10 September 2007
South African petrochemical company Sasol this week announced a broad-based black economic empowerment (BEE) deal, which if approved, will see 10% of the company’s shares, currently worth approximately R18-billion, placed under ownership of previously disadvantaged individuals and groups.
“This transaction is ground-breaking, not only in terms of its size, but also in terms of its overarching ambition to create a legacy of building skills and capacity in the South African economy,” Sasol chairman Peter Cox said in a statement issued on Monday.
In terms of the transaction, 3% of shares will be transferred to black South Africans, 1,5% to selected BEE groups, 1,5% to the Sasol Foundation and 4% to Sasol employees with permanent South African residence below managerial level, comprising 60% black and 40% white employees, black managers and black non-executive directors.
This 10% stake in the company is valued at approximately R17.9-billion, based on a closing share price of R285 on 5 September this year.
Sasol is working with the National Empowerment Fund to identify ways of reaching as many black South Africans as possible, especially those in lower income groups.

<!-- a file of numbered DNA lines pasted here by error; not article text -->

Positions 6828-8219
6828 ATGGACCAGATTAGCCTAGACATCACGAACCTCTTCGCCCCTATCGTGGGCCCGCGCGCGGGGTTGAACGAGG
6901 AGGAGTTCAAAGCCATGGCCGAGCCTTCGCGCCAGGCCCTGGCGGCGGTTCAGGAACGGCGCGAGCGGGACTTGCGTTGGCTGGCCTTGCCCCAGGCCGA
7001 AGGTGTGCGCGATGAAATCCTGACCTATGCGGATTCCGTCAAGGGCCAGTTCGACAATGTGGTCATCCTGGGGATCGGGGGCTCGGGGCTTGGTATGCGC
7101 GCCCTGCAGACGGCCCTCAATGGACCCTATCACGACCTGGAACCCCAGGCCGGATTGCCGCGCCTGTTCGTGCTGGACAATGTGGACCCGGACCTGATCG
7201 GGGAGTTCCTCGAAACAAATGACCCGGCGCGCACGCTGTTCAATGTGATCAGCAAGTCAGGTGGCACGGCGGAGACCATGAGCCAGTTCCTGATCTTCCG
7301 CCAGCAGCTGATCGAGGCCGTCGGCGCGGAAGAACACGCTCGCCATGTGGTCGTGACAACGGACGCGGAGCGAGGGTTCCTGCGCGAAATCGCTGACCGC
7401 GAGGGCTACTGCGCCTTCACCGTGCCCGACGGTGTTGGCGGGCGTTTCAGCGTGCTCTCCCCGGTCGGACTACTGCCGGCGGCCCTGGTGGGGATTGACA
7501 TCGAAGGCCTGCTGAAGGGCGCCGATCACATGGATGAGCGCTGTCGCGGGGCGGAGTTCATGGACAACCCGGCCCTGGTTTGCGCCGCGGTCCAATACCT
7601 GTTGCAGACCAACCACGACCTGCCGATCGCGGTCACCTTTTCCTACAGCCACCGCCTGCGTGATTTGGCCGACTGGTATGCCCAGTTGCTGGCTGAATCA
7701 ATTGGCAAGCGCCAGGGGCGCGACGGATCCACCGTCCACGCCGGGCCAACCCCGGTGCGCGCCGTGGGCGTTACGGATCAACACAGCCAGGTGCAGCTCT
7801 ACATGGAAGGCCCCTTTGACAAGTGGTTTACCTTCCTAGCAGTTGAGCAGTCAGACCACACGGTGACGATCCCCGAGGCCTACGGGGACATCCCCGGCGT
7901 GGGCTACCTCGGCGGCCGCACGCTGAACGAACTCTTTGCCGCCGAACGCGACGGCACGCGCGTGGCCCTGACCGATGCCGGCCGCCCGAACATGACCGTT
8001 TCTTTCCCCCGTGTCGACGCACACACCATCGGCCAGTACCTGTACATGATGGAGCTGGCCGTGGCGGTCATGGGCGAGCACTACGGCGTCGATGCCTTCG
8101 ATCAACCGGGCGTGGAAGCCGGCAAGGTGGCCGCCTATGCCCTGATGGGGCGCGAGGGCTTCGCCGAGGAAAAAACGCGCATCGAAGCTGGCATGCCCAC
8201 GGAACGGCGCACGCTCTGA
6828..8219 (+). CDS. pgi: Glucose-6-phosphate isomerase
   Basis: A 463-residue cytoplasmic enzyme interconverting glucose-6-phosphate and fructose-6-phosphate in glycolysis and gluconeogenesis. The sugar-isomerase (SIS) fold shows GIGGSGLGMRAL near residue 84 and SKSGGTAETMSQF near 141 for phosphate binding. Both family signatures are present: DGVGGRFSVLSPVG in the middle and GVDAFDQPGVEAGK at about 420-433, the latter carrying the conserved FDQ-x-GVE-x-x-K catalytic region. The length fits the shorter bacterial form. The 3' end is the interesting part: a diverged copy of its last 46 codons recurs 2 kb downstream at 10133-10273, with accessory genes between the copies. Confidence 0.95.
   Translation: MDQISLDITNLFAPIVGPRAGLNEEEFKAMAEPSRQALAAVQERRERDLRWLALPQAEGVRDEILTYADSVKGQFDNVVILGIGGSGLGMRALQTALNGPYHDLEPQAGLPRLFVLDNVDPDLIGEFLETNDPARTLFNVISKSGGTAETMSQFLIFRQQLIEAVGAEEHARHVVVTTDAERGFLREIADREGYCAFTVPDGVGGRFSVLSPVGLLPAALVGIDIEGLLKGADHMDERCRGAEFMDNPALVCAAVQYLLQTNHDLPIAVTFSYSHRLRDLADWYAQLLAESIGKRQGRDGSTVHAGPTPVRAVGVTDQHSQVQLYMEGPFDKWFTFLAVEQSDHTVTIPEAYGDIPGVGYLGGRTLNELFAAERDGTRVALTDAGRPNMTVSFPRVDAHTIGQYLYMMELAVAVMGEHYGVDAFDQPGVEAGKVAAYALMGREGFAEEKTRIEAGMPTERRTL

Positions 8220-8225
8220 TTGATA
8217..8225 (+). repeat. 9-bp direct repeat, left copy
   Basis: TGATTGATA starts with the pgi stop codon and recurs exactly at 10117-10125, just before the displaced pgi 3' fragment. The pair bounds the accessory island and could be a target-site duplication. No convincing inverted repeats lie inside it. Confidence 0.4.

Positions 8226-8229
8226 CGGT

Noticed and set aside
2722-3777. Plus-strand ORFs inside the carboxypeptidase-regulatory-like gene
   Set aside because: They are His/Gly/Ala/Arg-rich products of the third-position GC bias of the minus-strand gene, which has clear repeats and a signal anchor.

To date, the company said it would target communities near its operations in Sasolburg and Secunda, as well as women’s groups as beneficiaries of the empowerment deal.
The deal will benefit almost 27 000 Sasol employees, while the Sasol Foundation will be created to contribute to growing South Africa’s skills particularly in science and technology.
“Sustaining the strong economic growth of the past decade is largely dependent on providing the majority of South Africans with the opportunity to develop relevant skills needed to build our nation. Sasol intends to be part of this effort,” Cox said.
“An enhanced skills base will also be needed to execute Sasol’s growth strategy, particularly as we move ahead with developing new synthetic plants in South Africa and elsewhere in the world.”
Sasol will fund the BEE transaction through a combination of equity, third party funding and facilitation by the company itself. To mitigate potential dilution of interests held by existing shareholders, Sasol said it may consider, if necessary, a share buy-back programme.
“A unique feature of this transaction is the broad black public share offer,” said Sasol chief executive Pat Davies. “We want as many black South Africans as feasibly possible, most of whom have never owned shares before, to become shareholders.”
He added that Sasol’s commitment to broad-based BEE was already evident in other initiatives throughout the group, ranging from significant equity ownership transactions at subsidiaries such as Sasol Oil and Sasol Mining.
The company will announce full details of the transaction in the first half of 2008, when it will be proposed to Sasol shareholders. This will include details of the process that qualifying persons should follow to participate in the employee share scheme and the black retail public offer.
Sasol said it will run a national media campaign on 16 and 17 September where it will request for an expression of interested from BEE groups wanting to participate in the empowerment deal.